For example, if this class is intended to represent a vector in a graphics package and you're going to be doing the same transform to millions of them, then I could see how you would not want a virtual function call to be a part of the code that did the transform. In fact, you would want to avoid pointer dereferences of any kind of you could at all help it.

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4  
Good answer; as a side note, I often get a chuckle out of people tagging this or that technique a "pattern." Are patterns considered to be inventions of people, or are they considered observations by people? Because what you call "strategy pattern," I call "functional programming." –  San Jacinto Sep 3 '10 at 22:54
1  
@San Jancinto - Ideally a pattern is an observation of a structure that shows up over and over again. :-) –  Omnifarious Sep 3 '10 at 22:57
    
@San Jacinto: usually, a pattern is nothing more than a convoluted and overcomplicated way to approximate functional programming in an imperative language. :) –  jalf Sep 3 '10 at 22:59
    
But it isn't equivalent of using a virtual method. If you graphics package is using a container into which user can add objects of different types, then you have to use abstract base class. –  doc Sep 3 '10 at 23:16
    
Interesting response! The problem now is that I cannot make a vector<A> with the two different types that I've just created. –  Ivan Sep 6 '10 at 17:17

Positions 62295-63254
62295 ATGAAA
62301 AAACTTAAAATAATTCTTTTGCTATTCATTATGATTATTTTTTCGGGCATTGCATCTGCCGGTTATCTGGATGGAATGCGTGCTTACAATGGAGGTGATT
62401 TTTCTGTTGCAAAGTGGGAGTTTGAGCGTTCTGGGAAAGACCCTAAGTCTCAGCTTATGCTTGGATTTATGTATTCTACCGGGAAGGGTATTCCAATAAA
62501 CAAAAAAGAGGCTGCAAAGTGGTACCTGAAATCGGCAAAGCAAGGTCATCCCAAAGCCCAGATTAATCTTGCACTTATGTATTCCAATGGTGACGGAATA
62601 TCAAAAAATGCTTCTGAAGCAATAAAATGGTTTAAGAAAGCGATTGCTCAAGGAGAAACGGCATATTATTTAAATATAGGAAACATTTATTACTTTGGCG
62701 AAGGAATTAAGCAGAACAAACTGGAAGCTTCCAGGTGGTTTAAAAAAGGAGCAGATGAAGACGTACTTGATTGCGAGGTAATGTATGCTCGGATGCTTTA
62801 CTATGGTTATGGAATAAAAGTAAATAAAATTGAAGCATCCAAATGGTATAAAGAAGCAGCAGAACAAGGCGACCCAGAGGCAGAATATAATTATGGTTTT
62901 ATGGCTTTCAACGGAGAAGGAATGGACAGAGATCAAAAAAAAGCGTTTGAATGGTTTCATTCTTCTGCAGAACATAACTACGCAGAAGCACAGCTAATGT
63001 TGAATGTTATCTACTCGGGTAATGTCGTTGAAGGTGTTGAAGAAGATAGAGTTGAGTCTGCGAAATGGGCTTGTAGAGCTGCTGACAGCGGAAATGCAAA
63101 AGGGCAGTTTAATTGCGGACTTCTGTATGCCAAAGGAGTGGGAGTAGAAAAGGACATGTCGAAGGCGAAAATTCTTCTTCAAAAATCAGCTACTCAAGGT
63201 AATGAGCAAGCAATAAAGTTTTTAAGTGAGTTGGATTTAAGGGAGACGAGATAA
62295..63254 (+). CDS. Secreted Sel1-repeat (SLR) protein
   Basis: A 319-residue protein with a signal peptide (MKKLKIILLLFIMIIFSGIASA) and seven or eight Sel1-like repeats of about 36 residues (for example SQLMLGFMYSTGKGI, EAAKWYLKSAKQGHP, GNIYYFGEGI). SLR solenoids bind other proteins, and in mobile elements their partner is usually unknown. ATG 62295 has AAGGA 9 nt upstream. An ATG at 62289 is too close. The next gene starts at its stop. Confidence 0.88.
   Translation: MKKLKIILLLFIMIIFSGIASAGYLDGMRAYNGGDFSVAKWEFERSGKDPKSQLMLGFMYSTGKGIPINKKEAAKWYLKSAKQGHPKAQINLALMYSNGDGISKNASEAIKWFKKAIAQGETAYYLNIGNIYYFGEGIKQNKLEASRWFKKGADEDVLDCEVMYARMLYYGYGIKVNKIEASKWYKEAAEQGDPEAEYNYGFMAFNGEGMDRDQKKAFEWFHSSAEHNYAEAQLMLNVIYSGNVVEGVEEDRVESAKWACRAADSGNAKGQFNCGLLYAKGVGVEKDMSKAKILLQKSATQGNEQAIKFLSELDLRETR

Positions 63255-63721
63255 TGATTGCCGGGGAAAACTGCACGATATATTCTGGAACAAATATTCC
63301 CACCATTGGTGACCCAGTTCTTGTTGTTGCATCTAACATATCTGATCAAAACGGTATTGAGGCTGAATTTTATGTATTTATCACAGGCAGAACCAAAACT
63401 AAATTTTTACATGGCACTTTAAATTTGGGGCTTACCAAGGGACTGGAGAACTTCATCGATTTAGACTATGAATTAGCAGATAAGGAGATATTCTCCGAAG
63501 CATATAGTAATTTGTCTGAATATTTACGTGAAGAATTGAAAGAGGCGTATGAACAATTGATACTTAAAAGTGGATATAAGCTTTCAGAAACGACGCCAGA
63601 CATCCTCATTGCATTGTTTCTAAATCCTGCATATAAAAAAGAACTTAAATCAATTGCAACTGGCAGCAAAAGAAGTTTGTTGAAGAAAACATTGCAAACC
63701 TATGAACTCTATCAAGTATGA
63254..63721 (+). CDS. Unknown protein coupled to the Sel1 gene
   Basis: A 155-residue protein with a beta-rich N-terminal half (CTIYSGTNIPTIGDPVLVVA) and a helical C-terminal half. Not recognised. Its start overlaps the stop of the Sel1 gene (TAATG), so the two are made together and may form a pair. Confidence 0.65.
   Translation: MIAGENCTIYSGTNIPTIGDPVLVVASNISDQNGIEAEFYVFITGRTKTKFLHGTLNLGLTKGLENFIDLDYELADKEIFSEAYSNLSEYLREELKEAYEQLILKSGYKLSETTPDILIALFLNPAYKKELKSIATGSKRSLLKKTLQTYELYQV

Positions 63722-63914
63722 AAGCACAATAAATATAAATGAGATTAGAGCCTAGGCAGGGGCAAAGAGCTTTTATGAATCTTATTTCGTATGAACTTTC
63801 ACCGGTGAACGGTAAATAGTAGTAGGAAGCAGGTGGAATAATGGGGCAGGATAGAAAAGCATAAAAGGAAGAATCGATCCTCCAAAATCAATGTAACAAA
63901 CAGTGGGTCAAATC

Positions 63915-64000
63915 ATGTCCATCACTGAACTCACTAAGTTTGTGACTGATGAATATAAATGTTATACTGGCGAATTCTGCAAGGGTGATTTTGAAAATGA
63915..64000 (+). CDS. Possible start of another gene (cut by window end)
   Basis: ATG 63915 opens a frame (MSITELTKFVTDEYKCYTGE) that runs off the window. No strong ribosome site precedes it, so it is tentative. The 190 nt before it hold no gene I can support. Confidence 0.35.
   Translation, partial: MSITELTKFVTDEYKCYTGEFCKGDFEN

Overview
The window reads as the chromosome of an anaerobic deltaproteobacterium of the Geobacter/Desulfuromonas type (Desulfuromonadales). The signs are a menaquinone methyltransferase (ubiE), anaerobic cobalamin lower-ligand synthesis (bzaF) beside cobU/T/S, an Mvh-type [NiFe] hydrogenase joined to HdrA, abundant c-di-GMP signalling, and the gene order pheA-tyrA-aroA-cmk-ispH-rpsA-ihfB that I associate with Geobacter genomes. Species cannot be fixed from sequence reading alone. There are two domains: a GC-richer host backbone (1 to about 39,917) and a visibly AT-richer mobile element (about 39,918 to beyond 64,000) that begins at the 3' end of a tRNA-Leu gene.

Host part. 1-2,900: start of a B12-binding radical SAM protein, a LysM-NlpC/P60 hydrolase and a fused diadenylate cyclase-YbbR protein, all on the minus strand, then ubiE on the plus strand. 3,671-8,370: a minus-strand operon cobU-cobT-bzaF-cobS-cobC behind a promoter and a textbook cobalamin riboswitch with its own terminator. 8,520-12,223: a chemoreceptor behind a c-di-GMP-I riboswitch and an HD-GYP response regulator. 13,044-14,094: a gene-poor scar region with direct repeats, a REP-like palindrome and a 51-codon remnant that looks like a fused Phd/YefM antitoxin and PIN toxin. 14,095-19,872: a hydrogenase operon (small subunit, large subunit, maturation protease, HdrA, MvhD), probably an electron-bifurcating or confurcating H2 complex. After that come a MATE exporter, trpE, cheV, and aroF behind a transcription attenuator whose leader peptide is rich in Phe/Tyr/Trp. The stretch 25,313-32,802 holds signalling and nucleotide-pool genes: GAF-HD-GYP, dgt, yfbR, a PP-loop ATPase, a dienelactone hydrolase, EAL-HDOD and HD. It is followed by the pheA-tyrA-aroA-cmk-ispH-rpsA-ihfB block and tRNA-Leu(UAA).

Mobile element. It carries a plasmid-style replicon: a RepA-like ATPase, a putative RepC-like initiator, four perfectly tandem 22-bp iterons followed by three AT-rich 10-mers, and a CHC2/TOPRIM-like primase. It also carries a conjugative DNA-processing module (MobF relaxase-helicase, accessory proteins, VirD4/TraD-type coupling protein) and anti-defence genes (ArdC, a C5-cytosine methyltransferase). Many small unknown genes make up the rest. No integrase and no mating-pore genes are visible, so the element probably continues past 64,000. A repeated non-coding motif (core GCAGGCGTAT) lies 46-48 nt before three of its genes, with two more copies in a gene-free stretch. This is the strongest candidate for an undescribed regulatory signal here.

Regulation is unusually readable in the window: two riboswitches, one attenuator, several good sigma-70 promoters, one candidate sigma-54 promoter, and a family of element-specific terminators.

Maybe I'm missing the point but why not have a base class that implements all the common functionality and a pure virtual especific() and then inherit this and have the child classes implement especific() as required. Make the data member protected.

class BaseA 
{ 
protected: 
  double data; 
public: 
  double calc(){ 
     return data*data; 
  } 
   virtual double especific() = 0;
};

class A1 : BaseA
{
   double especific()
   {
     return data * 2;
   }
};

WRT to the huge performance impact of inheritance... I think this isn't likely unless the cost of vtable lookups is significant compared with the work being done in the method body and you're doing this in a tight loop what's consuming most of your application processing.

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That's exactly my situation: inside a tight loop being called millions of times... –  Ivan Sep 6 '10 at 17:21

If you don't make any members virtual and define your classes intelligently there should be no performance impact whatsoever from inheritence.

All inheritence is saying is "make this class like that one, but with this extra stuff". It is no different at runtime than if you'd typed the same stuff twice.

I suppose you could make a performance impact by doing a bunch of unnesscary stuff in the constructor for the parent class that the child classes don't need. But you won't be that stupid. I have faith in you.